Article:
Ethos: A Dominant Factor in Rhetorical Communication
An attitude held by the receiver (the audience) toward the speaker (the source). We commonly refer to this as source credibility, the prestige of the speaker, and personal proof. Ethos can be initial (the beginning of the message), it can be derived (produced during the message) and it can be terminal (source credibility at the close of the message). Ethos is in the mind of the receiver; the receiver has it; we as an audience determine if the communicator is credible. The ethos of a source may vary greatly; especially if he/she is controversial. And the ethos may vary even within the same message. We commonly and mistakenly speak as if the source has the ethos. The source may be a group or organization; does not have to be an individual. Ethos is dynamic; always subject to change; may even be volatile.
Ethos—argument by character of the speaker. If you are respected, have good character and are trustworthy, your audience is likely to grant you considerable influence and/or leeway in your argument. Aristotle said, “A person’s life persuades better than his word.” He said that the three essential qualities of persuasive ethos are (a) virtue, (b) practical wisdom, and (c) selflessness or disinterest.
Virtue—the audience believes you share their values. You don’t have to be pure of soul or universally good. But you must “seem” to have the right values as does your audience. Values change from audience to audience. For example, pop culture tends to value youth, money, good looks and body enhancements. Not everyone would agree. If you want to be persuasive you must understand your audience’s values and then at least appear to live up to them.
Practical Wisdom—your audience must see you as a sensible person; one who is sufficiently knowledgeable to deal with the problem at hand. This is a common sense that things can get done with your plan. This is more than looking up decisions in books or sticking to universal truths. It’s an instinct for making the right decisions on every occasion. Therefore, we often think of practical wisdom as “flexibility wise leadership.” All great heroes have it. To demonstrate this you need to show off your experience; show your experiences have worked in the past. Sometimes we may have to bend the rules to get the job done. For example, there was an iincident when Indiana Jones was confronted by a master swordsman wielding a large scimitar. What did Jones do? He pulled out his pistol and shot the guy—he bent the rules. And when we take a middle course or position inside the extreme fringes, we tend to make our audience more comfortable. It was the ancient Greeks who felt most decisions lied somewhere between the extreme ends of an issue.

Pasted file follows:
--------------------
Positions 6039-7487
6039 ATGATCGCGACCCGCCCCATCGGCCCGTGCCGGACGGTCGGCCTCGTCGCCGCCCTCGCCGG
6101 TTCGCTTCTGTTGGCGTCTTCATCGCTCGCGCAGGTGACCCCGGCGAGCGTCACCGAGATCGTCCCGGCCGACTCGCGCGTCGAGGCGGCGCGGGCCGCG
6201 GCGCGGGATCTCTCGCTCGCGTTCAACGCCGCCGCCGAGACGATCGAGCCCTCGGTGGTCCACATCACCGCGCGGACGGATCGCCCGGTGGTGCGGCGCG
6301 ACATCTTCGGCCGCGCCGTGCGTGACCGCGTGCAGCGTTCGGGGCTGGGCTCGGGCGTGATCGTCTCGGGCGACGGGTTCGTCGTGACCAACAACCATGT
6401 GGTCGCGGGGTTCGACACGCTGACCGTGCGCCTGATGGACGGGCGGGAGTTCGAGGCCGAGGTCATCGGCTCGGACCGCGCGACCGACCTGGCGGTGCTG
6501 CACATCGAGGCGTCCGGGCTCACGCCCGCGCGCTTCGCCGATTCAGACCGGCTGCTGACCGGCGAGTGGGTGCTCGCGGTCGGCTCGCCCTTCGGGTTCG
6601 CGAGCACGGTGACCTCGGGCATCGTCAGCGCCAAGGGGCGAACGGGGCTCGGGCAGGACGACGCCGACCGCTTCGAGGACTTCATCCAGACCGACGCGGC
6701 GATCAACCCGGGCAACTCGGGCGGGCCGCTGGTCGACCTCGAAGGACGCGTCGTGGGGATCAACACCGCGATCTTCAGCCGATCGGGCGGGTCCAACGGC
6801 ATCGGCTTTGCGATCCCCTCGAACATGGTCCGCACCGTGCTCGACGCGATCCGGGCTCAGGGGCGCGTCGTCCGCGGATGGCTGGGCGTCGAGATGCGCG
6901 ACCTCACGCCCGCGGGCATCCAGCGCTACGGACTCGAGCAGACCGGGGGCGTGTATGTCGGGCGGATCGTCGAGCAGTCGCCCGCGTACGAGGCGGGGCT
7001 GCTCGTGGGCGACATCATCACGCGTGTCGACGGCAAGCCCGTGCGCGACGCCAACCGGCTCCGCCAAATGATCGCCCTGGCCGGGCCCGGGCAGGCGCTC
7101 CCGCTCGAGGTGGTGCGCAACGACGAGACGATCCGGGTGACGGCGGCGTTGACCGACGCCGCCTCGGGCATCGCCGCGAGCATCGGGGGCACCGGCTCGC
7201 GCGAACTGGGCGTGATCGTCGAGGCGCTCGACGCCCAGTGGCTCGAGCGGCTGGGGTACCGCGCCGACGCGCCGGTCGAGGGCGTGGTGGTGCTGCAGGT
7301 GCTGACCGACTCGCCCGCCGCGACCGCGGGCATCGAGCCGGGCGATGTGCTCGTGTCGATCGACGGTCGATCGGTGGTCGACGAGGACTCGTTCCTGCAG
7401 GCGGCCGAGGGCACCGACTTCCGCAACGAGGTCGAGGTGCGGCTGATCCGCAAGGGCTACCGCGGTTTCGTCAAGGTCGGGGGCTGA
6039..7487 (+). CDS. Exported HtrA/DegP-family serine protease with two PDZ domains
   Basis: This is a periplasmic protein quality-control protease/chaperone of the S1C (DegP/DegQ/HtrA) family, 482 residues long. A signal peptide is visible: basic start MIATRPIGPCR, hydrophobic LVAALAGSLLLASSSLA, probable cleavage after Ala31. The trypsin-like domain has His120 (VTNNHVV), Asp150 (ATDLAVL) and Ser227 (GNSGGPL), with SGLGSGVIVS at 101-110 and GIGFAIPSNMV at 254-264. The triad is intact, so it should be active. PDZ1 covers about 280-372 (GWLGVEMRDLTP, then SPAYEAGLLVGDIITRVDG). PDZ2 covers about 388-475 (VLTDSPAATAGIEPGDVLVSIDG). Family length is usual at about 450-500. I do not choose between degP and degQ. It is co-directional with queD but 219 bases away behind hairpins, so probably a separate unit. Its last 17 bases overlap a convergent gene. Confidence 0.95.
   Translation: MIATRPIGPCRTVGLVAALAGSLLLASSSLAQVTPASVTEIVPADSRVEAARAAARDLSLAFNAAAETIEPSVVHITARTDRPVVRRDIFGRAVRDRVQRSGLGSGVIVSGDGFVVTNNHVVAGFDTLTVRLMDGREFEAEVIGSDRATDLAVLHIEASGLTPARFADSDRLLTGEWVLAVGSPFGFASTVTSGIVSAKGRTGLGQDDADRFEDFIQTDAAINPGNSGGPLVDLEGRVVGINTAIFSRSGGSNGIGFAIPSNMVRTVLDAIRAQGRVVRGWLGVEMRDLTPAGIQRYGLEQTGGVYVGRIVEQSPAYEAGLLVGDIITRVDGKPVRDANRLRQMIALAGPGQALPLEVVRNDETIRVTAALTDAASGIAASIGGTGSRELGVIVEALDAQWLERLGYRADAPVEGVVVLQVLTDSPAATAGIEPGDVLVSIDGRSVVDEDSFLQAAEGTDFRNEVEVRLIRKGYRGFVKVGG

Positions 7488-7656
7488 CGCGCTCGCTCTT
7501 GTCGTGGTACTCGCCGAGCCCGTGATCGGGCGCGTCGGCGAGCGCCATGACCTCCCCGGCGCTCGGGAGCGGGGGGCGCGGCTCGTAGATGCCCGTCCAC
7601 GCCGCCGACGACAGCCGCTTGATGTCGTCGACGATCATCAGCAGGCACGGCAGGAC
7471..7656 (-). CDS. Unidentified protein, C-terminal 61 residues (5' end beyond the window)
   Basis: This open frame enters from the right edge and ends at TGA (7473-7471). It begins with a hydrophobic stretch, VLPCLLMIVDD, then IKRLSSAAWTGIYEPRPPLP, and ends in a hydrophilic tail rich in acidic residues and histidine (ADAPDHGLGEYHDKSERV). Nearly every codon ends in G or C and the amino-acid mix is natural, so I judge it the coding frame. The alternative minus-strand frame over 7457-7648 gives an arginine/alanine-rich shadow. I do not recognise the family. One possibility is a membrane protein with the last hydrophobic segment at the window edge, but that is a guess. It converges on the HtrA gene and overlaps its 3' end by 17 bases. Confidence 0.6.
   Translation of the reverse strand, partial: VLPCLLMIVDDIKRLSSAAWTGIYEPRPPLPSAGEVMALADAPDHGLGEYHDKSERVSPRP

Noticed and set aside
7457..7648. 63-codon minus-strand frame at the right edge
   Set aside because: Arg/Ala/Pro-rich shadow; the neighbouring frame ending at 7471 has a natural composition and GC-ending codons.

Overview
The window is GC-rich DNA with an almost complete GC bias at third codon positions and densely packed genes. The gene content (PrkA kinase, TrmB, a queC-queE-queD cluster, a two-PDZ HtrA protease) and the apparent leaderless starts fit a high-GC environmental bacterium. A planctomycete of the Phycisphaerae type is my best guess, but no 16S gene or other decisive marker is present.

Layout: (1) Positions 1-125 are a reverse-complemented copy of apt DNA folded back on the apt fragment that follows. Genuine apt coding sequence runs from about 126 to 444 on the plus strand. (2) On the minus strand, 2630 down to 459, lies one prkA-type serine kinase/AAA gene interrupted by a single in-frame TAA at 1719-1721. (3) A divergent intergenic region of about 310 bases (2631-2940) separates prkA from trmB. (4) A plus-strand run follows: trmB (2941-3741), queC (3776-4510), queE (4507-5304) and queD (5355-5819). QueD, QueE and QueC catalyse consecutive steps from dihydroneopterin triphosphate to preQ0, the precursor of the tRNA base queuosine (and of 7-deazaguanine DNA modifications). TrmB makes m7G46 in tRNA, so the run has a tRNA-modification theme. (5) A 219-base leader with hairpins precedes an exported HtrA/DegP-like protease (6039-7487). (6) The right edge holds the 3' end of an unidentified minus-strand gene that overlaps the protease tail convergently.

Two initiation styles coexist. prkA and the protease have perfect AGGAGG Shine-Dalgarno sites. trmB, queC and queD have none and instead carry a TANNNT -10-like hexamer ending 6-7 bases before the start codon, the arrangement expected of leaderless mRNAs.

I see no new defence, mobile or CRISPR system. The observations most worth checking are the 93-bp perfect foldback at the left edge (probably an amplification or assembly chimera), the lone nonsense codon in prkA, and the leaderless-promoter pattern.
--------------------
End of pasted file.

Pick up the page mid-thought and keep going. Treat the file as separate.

Selflessness—free of special interests; as well as not uninterested or bored. Many of our politicians like to paint themselves as not coming from moneyed-interests or rich country club lifestyles. Instead, they like to tell us about their impoverished childhoods and how they had to pull themselves up by their own bootstraps. (Who knows, this may even be true in some cases.) This strategy attempts to show the audience that they have made it on their own and are beholden to no one.
The Dimensions of Source Credibility—
We evaluate others with ethos, since this is an evaluative attitude. Specifically, we tend to consider ethos to be the degree of expertness, of trustworthiness, and intention toward us, the receiver. Other factors have been added; namely that of dynamism or the liveliness of the source in delivery. But after all the dust settled, the two most critical factors that influenced the receiver to determine ethos were competence and character. And the element of goodwill or “intentions toward the receiver” cannot be ignored. Which of these factors is more important for an audience? Is it competence? Character? Goodwill? Some research suggests that goodwill was deemed greater than competence but less than character or trustworthiness. But that is no guarantee that all audiences feel the same way. If we encounter two sources of equally character but one is a higher level of perceived competence, not surprisingly we are likely to accept the one with higher competence. But if one is very high in competency with questionable character, while the other is very high in character but with dubious competency, it is unclear which one we’ll believe. In short, audiences will assign some degree of ethos to the speaker on the basis of what they perceive to be an acceptable level of competence; on whether or not they feel the speaker is of good character and whether or not the speaker treats the audience with respect. (You’ll want to study the last paragraph on page 86 very carefully!)